Hurricane Ophelia arrived in the British Isles on October 16th, leaving many homes in Ireland and Wales without power and schools temporarily closed. There were violently strong winds across parts of Scotland, Wales and England as the remnants of Hurricane Ophelia hit British shores from the Azores in the Atlantic Ocean. With so much discussion in the news about the hurricane, English language learners might have been intrigued or confused about the ‘ph’ pronunciation in the word Ophelia. Read on to find out the correct pronunciation of Hurricane Ophelia, how hurricanes get their names and how the ‘ph’ sound and letter combination works in English. Continue reading
You never forget your first language – even if you have never spoken it, scientists have discovered. Babies develop knowledge of the language they hear in their first few months of life and will always retain that knowledge on an abstract level. It has been discovered that your brain retains the hidden ability to recall forgotten first languages decades on. The findings indicate not only that you never truly forget your birth language but also that language acquisition as a baby is abstract in nature and not dependent on experience. Continue reading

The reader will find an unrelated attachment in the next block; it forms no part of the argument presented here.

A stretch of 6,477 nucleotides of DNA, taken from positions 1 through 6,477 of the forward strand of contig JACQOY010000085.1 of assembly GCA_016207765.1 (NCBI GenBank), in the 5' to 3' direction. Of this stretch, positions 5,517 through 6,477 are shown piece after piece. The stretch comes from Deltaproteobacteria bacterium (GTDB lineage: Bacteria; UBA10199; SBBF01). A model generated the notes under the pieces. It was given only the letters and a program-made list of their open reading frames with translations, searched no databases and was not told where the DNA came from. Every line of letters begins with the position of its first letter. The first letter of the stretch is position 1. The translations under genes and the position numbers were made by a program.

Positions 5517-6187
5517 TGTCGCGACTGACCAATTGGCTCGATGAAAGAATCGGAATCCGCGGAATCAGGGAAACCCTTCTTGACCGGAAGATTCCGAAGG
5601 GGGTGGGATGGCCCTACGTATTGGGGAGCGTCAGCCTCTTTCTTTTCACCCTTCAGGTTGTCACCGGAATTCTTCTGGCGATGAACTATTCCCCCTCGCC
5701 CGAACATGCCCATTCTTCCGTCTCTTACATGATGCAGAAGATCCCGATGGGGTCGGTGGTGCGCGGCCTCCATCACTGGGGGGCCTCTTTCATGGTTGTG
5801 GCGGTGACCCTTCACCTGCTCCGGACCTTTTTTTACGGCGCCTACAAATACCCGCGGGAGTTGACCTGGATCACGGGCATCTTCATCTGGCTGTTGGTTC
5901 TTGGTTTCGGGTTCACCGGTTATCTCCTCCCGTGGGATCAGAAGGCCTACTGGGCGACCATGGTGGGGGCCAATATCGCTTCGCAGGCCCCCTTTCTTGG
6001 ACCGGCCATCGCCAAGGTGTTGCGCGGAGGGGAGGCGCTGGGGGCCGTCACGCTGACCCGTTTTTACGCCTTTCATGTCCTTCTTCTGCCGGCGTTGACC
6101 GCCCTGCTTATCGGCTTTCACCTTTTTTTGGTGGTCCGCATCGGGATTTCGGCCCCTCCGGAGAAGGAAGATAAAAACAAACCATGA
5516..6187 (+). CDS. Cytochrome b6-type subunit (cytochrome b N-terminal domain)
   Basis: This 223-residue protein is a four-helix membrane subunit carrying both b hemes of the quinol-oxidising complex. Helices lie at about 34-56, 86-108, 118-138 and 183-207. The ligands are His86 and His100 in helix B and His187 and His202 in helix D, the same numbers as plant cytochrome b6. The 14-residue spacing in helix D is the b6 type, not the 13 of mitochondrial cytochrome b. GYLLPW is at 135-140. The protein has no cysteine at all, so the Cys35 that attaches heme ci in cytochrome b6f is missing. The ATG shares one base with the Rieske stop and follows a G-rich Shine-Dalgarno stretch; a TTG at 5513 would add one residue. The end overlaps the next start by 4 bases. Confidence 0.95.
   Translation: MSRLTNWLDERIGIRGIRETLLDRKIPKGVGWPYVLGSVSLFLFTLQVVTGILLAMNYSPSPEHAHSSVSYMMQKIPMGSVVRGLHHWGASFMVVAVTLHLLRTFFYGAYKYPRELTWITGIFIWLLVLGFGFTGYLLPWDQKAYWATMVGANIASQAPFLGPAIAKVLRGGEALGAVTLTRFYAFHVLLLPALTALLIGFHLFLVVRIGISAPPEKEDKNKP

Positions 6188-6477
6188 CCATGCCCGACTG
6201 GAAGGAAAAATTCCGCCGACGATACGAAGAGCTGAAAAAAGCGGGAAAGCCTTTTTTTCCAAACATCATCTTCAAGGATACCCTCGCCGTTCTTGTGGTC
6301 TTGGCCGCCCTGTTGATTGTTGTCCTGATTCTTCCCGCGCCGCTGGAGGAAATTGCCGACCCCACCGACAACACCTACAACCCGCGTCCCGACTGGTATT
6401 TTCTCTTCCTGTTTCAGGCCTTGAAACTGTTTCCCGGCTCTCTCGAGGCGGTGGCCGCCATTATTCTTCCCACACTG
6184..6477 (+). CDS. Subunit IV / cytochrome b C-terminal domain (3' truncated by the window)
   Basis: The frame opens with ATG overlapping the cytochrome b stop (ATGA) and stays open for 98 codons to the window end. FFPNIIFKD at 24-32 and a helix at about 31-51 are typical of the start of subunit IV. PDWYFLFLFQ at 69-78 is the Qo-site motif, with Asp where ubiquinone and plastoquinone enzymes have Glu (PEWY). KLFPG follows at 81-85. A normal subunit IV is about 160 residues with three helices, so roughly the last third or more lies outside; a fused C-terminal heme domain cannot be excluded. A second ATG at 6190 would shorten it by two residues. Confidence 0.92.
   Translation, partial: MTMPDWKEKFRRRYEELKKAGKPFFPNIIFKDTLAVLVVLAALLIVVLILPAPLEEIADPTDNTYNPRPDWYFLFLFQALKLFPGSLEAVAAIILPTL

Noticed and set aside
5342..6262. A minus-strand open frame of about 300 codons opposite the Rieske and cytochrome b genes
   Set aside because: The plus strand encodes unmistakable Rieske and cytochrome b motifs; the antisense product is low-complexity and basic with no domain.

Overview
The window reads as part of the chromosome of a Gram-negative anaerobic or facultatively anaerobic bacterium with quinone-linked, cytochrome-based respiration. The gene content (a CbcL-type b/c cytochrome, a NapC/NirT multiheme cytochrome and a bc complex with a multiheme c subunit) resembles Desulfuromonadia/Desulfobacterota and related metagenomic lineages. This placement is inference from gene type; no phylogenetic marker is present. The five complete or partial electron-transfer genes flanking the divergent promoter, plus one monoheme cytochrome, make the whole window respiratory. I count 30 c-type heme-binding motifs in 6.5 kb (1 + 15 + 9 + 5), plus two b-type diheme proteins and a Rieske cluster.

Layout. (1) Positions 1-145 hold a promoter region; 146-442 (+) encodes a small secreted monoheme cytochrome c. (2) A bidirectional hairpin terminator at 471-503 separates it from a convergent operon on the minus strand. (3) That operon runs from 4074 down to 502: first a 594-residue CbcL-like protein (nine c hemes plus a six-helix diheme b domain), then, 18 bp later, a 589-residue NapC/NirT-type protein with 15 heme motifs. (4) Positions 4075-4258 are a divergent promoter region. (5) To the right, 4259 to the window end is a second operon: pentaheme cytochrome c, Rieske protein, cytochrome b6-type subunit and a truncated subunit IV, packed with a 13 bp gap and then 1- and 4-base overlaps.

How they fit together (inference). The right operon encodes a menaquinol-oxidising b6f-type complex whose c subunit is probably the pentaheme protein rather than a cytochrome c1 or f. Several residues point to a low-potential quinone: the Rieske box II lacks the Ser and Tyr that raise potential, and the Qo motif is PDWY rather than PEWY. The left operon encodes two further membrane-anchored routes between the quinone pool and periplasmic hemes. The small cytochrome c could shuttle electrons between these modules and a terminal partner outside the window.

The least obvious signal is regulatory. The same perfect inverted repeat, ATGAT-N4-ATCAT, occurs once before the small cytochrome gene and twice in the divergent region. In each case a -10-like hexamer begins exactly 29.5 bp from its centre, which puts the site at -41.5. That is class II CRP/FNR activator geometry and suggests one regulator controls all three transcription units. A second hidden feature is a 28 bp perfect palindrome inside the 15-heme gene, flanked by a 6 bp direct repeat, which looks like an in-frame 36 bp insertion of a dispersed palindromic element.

Google has launched a brand new ‘voice typing’ tool that allows you to write by talking into your microphone via the Google Chrome browser. This exciting new development is the latest addition to Google Docs, Google’s word processing app.
The Google voice typing tool is great news for mobile users and lazy typers, however, a few early problems have been detected regarding the way the app deals with strong accents, swear words and American/British English. Continue reading
English tongue twisters are great for pronunciation practice as they really help you to enunciate your words properly. They are also good for showing you just where you need help with your letter formation. For English language learners, tongue twisters can seem like hard work, but its worth mastering a couple in your target language because they are fun ways to learn more about the relationships between words and sounds. She sells sea shells, anyone? Continue reading